The aqueduct of Segovia is an engineering feat of the Roman Empire, built about 50 A.D. Exploring its impressive architecture is one of many fascinating things to do in Segovia.
The famous aqueduct is 28 meters tall and stretches 16,220 meters. It is held together solely by natural forces, with the unmortared granite bricks held in place by gravity. A symbol of Segovia, it features prominently on the city’s crest.
Local folklore nicknamed the aqueduct Puente de Diablo, meaning “Devil’s Bridge”. According to legend, the devil built the bridge overnight in a bet to win a serving girl’s soul. The tale says that the devil lost the gamble because he was one brick short of completing the aqueduct when the rooster crowed, signalling morning. The marks from the devil’s fingers appear as holes dotting the surface of the granite blocks.
Things to do in Segovia Spain
Aqueduct of Segovia
Segovia is also known for its cathedral that is considered to be one of the world’s most beautiful examples of late Gothic architecture.
Alcazar (Castle) of Segovia
This castle wasn’t a “fairytale” in medieval days. Apparently, it burned to the ground in the 16th century and was rebuilt in the 19th century to look like the fantasy. With limited time, we opted not to tour it, but just to walk the grounds and enjoy a coffee in the Alcazar’s cafe.
Jewish Quarter of Segovia
Jews first arrived in Segovia in the 13th century and lived in the district now called the Jewish Quarter. The self-governing community thrived until the Inquisition, after which only those Jews who converted to Catholicism were allowed to remain.
Other Segovia Attractions
Segovia Travel Tips:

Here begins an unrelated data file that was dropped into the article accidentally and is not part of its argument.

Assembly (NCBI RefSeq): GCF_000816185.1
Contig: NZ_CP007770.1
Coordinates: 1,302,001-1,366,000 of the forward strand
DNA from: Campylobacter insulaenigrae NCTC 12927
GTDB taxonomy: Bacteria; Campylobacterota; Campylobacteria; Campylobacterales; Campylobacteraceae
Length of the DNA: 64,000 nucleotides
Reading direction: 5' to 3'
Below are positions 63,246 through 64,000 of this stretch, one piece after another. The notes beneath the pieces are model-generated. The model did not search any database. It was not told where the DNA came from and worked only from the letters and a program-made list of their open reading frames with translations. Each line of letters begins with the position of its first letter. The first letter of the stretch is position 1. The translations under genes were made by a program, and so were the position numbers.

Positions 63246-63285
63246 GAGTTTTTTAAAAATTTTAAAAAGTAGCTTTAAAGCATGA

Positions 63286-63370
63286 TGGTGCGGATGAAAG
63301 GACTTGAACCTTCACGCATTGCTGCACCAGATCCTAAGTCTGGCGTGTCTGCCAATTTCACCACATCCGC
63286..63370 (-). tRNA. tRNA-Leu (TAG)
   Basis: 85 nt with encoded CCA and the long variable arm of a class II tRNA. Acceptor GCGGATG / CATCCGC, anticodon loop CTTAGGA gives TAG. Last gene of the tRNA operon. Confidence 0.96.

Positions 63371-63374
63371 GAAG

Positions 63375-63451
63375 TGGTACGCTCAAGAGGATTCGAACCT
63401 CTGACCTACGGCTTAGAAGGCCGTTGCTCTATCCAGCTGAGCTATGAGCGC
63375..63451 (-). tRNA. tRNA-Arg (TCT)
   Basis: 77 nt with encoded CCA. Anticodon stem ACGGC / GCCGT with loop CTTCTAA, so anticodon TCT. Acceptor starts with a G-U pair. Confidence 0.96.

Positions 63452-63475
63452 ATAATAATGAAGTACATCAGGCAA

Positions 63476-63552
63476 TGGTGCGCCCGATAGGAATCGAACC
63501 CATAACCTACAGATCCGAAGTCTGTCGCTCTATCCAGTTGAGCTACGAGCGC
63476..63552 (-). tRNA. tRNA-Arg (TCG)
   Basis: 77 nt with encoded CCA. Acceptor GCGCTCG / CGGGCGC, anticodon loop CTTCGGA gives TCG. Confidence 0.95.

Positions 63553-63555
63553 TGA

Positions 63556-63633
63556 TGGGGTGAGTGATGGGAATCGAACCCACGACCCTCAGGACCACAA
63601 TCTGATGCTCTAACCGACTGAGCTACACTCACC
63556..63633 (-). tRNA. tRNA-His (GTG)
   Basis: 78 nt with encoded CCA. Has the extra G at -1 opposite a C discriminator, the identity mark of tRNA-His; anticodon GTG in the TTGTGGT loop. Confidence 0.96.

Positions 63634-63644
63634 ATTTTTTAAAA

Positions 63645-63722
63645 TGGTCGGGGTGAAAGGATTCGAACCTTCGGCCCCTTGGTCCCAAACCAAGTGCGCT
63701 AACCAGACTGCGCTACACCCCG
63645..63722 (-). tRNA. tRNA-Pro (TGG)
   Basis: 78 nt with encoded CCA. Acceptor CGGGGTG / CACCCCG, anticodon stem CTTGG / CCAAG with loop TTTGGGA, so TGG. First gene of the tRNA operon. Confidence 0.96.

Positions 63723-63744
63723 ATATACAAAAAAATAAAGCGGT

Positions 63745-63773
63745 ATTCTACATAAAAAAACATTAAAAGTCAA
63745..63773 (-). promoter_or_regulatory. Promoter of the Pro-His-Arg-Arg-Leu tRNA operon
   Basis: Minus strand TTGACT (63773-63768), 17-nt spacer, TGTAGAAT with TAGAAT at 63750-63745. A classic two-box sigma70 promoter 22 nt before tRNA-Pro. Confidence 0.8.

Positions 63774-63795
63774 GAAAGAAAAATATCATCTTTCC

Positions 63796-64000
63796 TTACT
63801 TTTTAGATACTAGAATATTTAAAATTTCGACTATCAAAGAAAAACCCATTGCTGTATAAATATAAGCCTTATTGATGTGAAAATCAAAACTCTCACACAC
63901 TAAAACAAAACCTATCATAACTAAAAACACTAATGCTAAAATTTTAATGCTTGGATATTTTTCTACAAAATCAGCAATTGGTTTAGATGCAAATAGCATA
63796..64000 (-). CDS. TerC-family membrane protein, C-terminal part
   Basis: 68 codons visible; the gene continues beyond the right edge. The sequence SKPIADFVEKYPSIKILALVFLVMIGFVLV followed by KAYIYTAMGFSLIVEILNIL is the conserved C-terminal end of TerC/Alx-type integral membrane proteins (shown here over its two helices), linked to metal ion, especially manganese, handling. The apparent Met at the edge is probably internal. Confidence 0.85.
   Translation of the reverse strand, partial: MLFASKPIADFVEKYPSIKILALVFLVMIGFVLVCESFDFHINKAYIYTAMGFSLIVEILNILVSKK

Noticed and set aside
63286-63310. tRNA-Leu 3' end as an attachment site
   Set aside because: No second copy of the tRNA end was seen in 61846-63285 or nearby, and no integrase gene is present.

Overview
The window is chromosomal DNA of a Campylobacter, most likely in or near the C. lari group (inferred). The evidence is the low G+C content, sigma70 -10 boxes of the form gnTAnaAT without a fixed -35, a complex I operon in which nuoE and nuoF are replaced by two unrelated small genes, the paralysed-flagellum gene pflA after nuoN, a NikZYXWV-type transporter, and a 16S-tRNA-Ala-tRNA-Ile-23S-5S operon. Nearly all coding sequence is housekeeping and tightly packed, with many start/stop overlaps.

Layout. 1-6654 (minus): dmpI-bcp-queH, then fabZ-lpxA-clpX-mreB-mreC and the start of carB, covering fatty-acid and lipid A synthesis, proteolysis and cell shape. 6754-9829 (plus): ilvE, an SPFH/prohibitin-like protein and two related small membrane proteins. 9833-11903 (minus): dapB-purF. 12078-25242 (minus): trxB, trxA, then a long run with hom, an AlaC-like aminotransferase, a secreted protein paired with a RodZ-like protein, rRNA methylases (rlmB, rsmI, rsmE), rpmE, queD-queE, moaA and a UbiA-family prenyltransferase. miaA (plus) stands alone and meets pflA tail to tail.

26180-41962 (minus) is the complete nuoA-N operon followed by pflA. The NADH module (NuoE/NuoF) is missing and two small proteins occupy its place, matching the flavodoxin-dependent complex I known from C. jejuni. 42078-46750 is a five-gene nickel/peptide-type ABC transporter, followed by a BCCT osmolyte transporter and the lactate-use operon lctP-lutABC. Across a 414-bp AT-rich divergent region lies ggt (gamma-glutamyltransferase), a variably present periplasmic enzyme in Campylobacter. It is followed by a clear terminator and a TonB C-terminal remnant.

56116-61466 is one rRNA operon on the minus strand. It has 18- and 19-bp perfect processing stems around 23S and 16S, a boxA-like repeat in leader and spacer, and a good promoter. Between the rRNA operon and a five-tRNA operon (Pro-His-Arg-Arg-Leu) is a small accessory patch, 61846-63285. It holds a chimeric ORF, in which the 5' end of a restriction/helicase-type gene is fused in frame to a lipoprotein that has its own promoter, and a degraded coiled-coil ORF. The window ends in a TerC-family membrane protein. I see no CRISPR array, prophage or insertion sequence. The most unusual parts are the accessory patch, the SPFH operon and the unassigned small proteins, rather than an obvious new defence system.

- Segovia is famous for its pork roasts and desserts, so be sure to plan for a big meal in town.
- We ignored the directional signage to the Aqueduct and followed our GPS instead. Don’t make this mistake; GPS will take you there, but you can’t cross under it to get to the parking. Follow the well-marked roads if you have a car.
- Segovia is only an hour’s drive north-west of Madrid, thus making it an easy day trip. However, we wish we had spent the night. There appeared to be plenty of overnight options. Check prices and availability at Booking.com.
- We travel on our own and find Lonely Planet Western Europe Travel Guide to be useful when in Europe. If you prefer a tour, both Viator and Isango! offer several in Segovia ranging from hot air balloons to day trips from Madrid.
- If you don’t have a car, Eurail is one of the easiest ways to get around Europe. Check Prices and find the Eurail Pass that is right for you.
This updated article is part of my throwback series encouraged by moving my photos to Lightroom. The original article had five images (of which two were family) and limited information. We spent nearly three months in Spain and Portugal in 2012. Our highlights included Saragosa, Madrid, Segovia, Toledo, Cordoba, Granada, and Vigo. In Portugal, we will visit Evora, Sintra, Obidos, and Alcobaca.
Which captivated you more, the Aqueduct of Segovia, the Gothic Cathedral, or the Fairytale Castle?
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